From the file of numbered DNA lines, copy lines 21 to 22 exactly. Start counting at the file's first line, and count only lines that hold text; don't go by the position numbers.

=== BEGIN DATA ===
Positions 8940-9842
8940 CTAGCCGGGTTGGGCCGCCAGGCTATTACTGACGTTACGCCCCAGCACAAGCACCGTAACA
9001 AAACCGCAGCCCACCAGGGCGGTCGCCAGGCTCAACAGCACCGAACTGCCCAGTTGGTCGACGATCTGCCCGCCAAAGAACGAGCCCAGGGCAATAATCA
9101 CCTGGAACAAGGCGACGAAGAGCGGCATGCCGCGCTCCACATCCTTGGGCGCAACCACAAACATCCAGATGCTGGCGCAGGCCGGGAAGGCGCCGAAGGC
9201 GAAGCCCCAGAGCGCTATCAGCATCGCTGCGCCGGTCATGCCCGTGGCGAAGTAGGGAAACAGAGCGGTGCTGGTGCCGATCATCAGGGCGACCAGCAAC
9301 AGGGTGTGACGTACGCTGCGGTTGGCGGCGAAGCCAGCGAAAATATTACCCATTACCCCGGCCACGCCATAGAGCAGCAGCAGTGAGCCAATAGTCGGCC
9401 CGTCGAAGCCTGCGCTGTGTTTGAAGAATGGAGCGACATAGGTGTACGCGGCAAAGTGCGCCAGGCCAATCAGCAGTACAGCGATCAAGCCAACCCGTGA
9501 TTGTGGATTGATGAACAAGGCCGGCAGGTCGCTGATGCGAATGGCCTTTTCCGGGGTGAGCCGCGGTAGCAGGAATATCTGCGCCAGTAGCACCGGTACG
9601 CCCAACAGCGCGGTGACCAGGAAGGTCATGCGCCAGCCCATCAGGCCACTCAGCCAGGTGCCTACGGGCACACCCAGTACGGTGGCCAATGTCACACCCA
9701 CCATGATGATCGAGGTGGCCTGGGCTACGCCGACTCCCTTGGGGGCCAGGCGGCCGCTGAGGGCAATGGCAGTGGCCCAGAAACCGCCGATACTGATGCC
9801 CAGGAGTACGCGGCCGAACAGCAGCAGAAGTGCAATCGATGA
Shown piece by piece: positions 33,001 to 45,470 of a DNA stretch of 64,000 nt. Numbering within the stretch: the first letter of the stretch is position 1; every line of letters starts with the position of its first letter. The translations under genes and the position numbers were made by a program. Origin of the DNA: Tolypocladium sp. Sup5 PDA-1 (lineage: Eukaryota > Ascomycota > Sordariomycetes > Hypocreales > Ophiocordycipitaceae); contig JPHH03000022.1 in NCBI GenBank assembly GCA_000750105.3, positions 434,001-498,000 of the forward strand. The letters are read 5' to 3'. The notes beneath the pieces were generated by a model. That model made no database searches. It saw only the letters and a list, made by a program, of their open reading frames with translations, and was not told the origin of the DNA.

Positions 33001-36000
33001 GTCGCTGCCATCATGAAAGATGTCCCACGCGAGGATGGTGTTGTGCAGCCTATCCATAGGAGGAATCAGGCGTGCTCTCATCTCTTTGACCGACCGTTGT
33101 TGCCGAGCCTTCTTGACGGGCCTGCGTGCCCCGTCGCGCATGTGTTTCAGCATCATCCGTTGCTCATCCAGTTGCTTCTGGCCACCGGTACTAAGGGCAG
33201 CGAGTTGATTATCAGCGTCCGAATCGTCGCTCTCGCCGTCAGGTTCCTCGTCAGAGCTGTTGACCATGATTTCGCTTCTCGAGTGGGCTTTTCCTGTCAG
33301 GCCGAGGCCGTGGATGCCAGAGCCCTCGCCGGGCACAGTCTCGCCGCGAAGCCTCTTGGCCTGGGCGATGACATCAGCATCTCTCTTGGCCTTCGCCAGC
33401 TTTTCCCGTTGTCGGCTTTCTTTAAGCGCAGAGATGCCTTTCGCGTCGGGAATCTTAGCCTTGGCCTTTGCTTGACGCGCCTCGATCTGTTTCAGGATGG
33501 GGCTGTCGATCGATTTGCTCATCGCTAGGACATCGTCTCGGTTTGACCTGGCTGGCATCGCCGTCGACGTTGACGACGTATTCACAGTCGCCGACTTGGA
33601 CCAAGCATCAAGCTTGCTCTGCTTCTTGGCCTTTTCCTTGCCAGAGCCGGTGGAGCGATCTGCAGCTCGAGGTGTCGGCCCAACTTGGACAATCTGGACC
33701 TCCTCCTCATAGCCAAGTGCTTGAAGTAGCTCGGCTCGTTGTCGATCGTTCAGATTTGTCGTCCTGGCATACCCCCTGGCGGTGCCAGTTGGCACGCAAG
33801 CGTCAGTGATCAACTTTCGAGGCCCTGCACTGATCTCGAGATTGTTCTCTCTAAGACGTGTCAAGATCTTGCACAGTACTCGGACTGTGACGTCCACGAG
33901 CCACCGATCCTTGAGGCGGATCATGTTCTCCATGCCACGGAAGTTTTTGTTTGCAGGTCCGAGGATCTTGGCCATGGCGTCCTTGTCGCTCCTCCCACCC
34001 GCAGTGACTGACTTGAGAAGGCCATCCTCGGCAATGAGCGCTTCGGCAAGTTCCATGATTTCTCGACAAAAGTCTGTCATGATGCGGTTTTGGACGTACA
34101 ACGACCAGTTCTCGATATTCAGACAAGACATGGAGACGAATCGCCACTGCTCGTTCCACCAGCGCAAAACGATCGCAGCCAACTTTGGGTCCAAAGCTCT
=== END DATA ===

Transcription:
33701 TCCTCCTCATAGCCAAGTGCTTGAAGTAGCTCGGCTCGTTGTCGATCGTTCAGATTTGTCGTCCTGGCATACCCCCTGGCGGTGCCAGTTGGCACGCAAG
33801 CGTCAGTGATCAACTTTCGAGGCCCTGCACTGATCTCGAGATTGTTCTCTCTAAGACGTGTCAAGATCTTGCACAGTACTCGGACTGTGACGTCCACGAG